• Riga in begining of 20th century, 2011 - Vezur
  • The Veteran in a New Field, 1865
  • Madame Pompador, 1915
  • A Carnival Evening, 1886
  • Walk Along The Sea, 2011 - Vezur
  • Jurmala (Sea Pearl), 2011 - Vezur
  • Bare Tree behind a Fence, 1912
  • Seacoast at Kurzeme, 2011 - Vezur
  • The Kiss, 1908
  • Evening on Volga, 1888
  • Reclining Semi-Nude with Red Hat, 1910
  • Spring, 1879
  • Wheat Field With Reaper And Sun, 1889
  • Caricature Self Portrait, 1889
  • Tram No 10, 2011 - Vezur
  • Portrait of a European Lady in Japanese Costume
  • Negress, 1869
  • Sunflowers, 1888
  • Melancholy, 1874
  • Foggy Morning, 2011 - Vezur
  • Music-I, 1895
  • Moonrise over the Sea, 1822
  • The Vision after the Sermon, 1888
  • Morning in a Pine Forest, 1889
  • Manao Tupapau (Spirit of the Dead Watching), 1892
  • Valdemara street, 2011 - Vezur
  • The Thames below Westminster, 1871
  • Breton Landscape - Fields by the Sea (Le Pouldu), 1894
  • Water Lilies, 1906
  • Mother And Child Aka Madonna, 1908
  • Four Trees, 1917
  • Breath of the Earth, 2011 - Vezur
  • Flying people, 2011 - Vezur
  • The Boat, 2011 - Vezur
  • Passion for Dance, 2011 - Vezur
  • Seated Nude, 1917
  • Self Portrait With Spread Fingers, 1909
  • Chimney Sweeper, 2011 - Vezur
  • Two Tahitian Women, 1899
  • La Sybille, 1891
  • Riga at Night, 2011 - Vezur
  • Le Pêcheur (The Fisherman), 1909
  • Agony, 1912
  • The Sower, 1888
  • Reclining Woman with Green Stockings (aka Adele Harms), 1917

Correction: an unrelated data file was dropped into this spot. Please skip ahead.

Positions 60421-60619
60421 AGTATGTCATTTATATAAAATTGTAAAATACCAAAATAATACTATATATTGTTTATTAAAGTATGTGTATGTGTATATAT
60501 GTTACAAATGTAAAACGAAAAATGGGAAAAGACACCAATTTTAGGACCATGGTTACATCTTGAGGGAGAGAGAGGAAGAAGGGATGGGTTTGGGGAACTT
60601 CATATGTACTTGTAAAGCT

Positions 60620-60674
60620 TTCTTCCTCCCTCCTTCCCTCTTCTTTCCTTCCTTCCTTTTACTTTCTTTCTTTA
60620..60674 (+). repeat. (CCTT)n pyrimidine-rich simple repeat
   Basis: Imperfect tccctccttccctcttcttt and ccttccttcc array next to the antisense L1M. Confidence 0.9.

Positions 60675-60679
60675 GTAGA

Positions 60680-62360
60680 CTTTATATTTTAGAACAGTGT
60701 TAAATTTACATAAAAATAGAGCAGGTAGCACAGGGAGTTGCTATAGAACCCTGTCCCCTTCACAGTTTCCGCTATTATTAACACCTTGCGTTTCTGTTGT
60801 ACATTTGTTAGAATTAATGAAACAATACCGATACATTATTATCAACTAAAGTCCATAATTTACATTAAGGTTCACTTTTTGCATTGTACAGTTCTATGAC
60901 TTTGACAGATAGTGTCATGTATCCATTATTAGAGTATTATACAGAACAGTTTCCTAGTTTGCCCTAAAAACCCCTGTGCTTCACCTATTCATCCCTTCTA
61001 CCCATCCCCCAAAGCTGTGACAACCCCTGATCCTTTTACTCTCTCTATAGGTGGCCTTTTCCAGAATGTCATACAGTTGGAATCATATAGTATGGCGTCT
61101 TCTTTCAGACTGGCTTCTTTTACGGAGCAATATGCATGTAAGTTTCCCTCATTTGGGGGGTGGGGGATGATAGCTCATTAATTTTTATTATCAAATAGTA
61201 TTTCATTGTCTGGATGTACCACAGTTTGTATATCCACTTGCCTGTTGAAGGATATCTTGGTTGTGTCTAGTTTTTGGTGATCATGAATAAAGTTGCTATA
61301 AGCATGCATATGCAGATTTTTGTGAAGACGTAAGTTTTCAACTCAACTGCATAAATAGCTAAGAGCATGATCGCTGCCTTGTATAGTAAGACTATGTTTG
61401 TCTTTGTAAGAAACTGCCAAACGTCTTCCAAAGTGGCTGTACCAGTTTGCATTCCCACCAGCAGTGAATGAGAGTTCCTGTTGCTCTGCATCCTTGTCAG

• The Football Players, 1908
  • Pugacheva Taxi, 2011 - Vezur
  • View Of Venice Fog, 1881
  • Harvest Time, 1878
  • Garden Study of the Vickers Children, 1884

Caricature Self Portrait, 1889

Caricature Self Portrait, 1889

Paul Gauguin

Self portraits constituted a significant element of Paul Gauguin's art, particularly in 1888 and 1889. Gauguin's interest was prompted in part by Vincent van Gogh's 1888 portrait series. This Self–Portrait, painted on a cupboard door from the dining room of an inn in the Breton hamlet Le Pouldu, is one of Gauguin's most important and radical paintings. His haloed head and disembodied right hand, a snake inserted between the fingers, float on amorphous zones of yellow and red. Elements of caricature add an ironic and aggressively ambivalent inflection to this painted assertion of Gauguin's artistic superiority and make him the sardonic hero of his new aesthetic system.

Painting's original located at National Gallery of Art - Washington, US.

The painting will be delivered unstreched, rolled in protective & presentable case.